All five types of Pacific salmon - Chinook, Coho, Pink, Sockeye and Chum have similar physical characteristics. They are fast, free-swimming, torpedo shaped predators that live in the upper and mid-level of the ocean. Their eyes, noses and mouths are located in the front of their heads. The placement of the mouth is a key to their feeding habits, which involves cruising through the water looking for plankton or baitfish. So different from a halibut, since a halibut's whole body has evolved to life right on the bottom.
Cormorant Point success!
The life cycle for all Pacific salmon are basically the same. They all breed in freshwater, spend a portion of their lives in saltwater, then return to their home rivers to spawn, at which time almost all die. One exemption can be made concerning steelhead. Steelhead have the ability to spawn multiple times and not die. When spawning, many males are bigger than the females. You would think the females would be bigger with all the eggs inside them, but not so. I guess the males have to be bigger to do all the fighting with other males on the spawning beds.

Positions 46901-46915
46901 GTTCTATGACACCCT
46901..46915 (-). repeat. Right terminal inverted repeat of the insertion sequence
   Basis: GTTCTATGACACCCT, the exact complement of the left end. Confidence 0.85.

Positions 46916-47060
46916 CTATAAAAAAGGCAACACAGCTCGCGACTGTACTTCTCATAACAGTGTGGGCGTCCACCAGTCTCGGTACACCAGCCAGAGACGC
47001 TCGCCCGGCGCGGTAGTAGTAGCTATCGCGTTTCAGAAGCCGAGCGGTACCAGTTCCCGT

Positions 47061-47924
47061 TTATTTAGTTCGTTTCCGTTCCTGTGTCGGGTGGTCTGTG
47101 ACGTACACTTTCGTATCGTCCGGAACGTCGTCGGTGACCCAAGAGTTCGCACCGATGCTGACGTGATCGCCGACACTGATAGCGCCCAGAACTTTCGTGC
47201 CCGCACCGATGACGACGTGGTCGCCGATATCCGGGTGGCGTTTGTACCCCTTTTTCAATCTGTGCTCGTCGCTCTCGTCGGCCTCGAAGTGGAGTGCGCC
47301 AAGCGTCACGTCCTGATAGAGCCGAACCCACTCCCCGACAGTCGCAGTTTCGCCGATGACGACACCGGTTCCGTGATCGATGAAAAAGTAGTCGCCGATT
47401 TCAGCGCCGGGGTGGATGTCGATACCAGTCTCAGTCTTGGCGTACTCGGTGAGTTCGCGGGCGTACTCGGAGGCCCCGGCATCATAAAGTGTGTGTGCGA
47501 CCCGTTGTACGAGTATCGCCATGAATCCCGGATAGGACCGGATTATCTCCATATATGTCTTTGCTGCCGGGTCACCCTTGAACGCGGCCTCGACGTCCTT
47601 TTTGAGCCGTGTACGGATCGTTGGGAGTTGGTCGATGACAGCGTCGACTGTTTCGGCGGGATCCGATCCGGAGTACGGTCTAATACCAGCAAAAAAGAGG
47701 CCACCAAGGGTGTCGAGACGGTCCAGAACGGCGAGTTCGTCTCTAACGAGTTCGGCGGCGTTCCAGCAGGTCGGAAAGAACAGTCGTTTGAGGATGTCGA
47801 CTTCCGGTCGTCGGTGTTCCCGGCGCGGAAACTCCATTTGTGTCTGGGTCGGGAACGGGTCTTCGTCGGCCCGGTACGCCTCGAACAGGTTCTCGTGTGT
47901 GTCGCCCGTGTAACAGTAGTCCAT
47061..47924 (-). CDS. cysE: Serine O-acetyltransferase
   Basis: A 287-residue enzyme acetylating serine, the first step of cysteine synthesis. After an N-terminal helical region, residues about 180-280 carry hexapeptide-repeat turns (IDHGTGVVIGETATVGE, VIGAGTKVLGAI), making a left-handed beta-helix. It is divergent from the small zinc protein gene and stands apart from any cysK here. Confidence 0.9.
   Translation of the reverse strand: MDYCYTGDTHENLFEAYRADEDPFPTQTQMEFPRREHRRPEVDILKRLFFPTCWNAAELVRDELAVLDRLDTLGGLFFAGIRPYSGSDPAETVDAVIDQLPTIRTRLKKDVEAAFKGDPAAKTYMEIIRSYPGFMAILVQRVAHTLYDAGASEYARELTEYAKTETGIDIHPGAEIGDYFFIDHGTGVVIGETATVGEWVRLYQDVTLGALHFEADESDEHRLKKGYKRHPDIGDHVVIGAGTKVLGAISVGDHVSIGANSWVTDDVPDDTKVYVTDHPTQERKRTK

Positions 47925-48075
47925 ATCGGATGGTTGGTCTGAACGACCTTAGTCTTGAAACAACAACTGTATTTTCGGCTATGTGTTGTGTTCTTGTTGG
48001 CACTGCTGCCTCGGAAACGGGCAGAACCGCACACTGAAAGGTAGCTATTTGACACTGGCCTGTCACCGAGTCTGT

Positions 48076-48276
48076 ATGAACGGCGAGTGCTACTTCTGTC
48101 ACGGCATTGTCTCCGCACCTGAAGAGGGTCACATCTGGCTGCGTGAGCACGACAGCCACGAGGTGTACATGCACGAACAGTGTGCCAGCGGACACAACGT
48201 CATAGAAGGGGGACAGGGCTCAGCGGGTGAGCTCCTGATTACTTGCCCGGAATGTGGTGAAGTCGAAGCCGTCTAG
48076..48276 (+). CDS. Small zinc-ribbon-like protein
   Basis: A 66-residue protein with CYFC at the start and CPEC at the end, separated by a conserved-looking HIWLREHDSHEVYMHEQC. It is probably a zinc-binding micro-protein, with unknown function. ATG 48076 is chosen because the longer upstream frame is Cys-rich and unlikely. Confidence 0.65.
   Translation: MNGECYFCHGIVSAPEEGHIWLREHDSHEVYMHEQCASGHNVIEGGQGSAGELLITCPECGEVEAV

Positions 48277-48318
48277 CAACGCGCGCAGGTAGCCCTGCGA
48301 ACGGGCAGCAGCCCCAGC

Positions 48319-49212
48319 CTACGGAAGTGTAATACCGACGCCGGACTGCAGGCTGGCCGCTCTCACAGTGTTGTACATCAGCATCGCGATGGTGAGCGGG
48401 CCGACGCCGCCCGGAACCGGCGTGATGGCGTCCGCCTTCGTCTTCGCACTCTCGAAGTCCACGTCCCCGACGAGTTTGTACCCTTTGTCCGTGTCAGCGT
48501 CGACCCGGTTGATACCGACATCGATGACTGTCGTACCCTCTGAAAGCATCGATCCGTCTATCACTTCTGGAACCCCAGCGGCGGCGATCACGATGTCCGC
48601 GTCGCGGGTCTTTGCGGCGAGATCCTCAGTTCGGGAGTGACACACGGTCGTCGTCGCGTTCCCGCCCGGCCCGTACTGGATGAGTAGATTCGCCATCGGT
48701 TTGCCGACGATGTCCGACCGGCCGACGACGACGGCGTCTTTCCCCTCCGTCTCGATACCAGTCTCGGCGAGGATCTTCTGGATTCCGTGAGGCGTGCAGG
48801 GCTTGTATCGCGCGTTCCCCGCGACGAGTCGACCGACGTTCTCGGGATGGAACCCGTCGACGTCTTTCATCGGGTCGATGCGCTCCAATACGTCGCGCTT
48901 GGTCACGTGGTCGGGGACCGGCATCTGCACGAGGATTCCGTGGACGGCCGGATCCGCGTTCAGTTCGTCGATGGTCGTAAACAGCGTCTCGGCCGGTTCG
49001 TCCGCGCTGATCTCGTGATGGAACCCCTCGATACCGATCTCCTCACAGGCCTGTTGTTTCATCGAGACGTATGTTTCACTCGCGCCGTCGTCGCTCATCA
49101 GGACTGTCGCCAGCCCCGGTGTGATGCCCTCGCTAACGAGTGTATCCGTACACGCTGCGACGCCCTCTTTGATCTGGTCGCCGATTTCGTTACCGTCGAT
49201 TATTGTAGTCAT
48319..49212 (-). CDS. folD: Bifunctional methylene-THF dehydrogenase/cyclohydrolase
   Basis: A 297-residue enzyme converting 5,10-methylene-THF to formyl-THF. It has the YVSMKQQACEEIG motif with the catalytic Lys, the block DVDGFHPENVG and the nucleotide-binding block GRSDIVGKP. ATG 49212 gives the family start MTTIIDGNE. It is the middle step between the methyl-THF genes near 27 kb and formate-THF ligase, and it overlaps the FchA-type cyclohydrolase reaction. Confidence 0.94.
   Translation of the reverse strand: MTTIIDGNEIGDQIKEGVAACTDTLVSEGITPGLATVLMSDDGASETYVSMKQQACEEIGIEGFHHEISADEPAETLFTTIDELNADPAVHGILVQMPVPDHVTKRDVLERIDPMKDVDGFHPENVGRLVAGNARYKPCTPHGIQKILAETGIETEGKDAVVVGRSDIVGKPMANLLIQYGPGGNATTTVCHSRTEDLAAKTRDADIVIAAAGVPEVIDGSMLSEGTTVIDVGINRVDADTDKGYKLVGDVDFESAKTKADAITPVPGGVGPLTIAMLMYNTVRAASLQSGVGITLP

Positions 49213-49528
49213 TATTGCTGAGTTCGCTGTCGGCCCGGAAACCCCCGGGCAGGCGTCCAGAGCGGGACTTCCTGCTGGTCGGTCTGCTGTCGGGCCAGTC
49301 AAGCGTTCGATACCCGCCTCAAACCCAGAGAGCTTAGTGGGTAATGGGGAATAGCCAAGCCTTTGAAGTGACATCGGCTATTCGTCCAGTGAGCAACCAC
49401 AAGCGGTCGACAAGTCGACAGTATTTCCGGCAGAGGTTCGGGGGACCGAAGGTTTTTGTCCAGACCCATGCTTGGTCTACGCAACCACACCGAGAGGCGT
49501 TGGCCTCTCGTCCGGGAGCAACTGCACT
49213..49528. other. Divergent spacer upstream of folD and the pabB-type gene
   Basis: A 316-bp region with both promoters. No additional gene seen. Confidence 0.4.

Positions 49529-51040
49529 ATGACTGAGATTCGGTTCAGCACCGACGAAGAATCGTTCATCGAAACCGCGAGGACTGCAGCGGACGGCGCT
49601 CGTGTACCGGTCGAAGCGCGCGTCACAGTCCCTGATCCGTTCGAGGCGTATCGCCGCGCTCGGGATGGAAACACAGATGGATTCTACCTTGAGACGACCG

A spawned out salmon.
After all the spawning is done and a couple months go by, the life cycle starts anew with the fry hatching from the gravel beds. They spend a certain period as fry in their home streams and rivers, then as smolts they make their way out to the open ocean for the maturing stage of their lives. Salmon have incredible powers of smell, and, in returning to their home rivers, can tell the exact section of river they were born from. Thus ends my quick salmon lesson.